Tuesday, June 27, 2017

Review: Small Great Things by Jodi Picoult

Title: Small Great Things
Author: Jodi Picoult
Year Published: 2016


Genre: Adult fiction
Pages: 500
Rating: 4.5 out of 5

Location (my 2017 Google Reading map)USA (CT)

FTC Disclosure: I bought this book with my own money


Summary (from the back of the book): When a newborn baby dies after a routine hospital procedure, there is no doubt about who will be held responsible: the nurse who had been banned from looking after him by his father. What the nurse, her lawyer, and the father of the child cannot know is how this death will irrevocably change all of their lives, in ways both expected and not. Small Great Things is about prejudice and power; it is about that which divides and unites us.

Review: I planned on reading a different book while on vacation in the UK, but I finished one book up in Scotland and hadn't brought up my second book with me so I bought this one to tide me over. My niece was with me and told me she loved this one. I was hooked from page 1.

What an intense, important, and well written story. The three main characters (an African-American female nurse, a while female public defender, and a white power male) are all so rich, well-filled out, and believable. The story is heartbreaking, devastating, and raw. In other words, it all works.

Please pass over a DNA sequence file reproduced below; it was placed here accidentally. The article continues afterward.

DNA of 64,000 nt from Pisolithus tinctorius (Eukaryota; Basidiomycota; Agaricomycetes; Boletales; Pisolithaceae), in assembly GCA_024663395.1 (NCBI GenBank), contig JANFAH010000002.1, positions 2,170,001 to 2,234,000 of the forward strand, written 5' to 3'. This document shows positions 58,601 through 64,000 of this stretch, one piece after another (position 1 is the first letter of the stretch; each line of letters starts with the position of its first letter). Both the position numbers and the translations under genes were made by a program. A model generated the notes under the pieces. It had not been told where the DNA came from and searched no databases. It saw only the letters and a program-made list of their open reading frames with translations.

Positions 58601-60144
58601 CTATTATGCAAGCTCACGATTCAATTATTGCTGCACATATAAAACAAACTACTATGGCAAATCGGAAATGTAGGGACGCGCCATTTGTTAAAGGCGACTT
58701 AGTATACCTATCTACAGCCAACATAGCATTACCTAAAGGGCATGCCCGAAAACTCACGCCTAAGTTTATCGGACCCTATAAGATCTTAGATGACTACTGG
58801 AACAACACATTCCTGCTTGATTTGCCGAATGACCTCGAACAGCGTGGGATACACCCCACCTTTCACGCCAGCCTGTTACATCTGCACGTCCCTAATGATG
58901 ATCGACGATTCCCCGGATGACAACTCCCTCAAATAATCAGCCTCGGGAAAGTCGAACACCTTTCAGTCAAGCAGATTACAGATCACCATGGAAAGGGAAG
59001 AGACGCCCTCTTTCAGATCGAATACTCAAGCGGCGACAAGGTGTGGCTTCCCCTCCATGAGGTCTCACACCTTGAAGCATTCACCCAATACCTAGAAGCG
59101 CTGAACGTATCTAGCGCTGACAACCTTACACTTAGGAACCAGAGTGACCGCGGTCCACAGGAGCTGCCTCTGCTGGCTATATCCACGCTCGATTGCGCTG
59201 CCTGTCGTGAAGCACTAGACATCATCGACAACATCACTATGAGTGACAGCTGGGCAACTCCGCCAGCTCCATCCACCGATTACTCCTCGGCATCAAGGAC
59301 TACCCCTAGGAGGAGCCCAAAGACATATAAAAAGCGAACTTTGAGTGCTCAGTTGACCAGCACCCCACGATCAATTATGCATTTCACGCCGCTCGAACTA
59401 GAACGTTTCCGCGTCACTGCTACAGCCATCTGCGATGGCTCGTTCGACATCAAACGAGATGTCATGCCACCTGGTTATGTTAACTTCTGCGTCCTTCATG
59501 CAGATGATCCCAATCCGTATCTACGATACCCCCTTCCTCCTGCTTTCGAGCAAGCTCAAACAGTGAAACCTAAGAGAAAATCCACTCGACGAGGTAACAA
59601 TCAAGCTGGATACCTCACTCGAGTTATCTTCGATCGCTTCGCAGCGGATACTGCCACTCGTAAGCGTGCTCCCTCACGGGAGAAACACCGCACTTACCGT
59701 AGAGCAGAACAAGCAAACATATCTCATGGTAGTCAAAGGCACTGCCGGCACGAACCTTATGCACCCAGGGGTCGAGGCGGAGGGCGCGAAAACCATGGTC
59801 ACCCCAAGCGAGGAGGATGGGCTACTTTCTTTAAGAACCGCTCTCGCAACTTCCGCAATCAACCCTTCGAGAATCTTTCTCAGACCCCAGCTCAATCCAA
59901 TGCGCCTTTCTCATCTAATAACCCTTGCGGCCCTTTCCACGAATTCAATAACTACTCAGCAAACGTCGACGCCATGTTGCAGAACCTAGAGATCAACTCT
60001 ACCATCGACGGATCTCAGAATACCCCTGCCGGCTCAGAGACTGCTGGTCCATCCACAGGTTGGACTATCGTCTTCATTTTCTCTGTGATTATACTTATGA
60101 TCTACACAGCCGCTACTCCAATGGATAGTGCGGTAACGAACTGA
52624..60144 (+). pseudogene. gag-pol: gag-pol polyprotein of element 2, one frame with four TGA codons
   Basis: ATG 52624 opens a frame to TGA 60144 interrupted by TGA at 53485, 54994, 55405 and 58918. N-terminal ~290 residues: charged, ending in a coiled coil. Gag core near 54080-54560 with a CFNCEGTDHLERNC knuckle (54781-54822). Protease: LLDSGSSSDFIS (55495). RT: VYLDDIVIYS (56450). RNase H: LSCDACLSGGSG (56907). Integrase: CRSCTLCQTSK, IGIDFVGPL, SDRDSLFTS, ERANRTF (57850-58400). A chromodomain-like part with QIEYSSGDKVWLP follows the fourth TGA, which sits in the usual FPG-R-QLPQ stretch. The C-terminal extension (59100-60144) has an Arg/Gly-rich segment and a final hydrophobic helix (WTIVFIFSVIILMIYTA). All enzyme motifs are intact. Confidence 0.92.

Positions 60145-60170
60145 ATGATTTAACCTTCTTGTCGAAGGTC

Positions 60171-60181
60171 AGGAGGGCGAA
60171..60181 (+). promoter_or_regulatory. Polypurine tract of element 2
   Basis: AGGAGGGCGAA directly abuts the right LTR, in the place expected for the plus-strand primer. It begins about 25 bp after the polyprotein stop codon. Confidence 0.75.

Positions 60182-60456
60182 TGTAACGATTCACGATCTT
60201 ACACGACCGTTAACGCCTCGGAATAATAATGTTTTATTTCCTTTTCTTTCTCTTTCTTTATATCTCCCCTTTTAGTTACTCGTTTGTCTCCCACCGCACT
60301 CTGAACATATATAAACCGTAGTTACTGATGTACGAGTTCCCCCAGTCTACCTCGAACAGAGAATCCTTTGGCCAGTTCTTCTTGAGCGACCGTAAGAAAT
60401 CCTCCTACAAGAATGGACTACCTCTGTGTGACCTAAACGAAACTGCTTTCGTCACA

While the story is really good, the message is even better: racism is an issue; it's related to who has the power; and we all have it in us, not matter what we say out loud. We all know the overt racism espoused by by white supremists, but using Ruth, Picoult shows the every day undercurrents of racism. Ruth is followed by security in stores, asked to see her receipt when white shoppers aren't, etc. As a white person, I don't experience that, but when I was married to an Arab man (who looks Indian, Pakistani, or black) I witnessed it first hand. My ex-husband was followed into bathrooms in airports, pulled aside for extra passport checks (and I was told I couldn't wait with him), and more. And yet, I am sure that I respond to people of color in ways that I don't even realize. I watch people do it to my multi-racial daughter. Not all the time. But sometimes.

Jodi Picoult has written a must-read book.

Challenges for which this counts:

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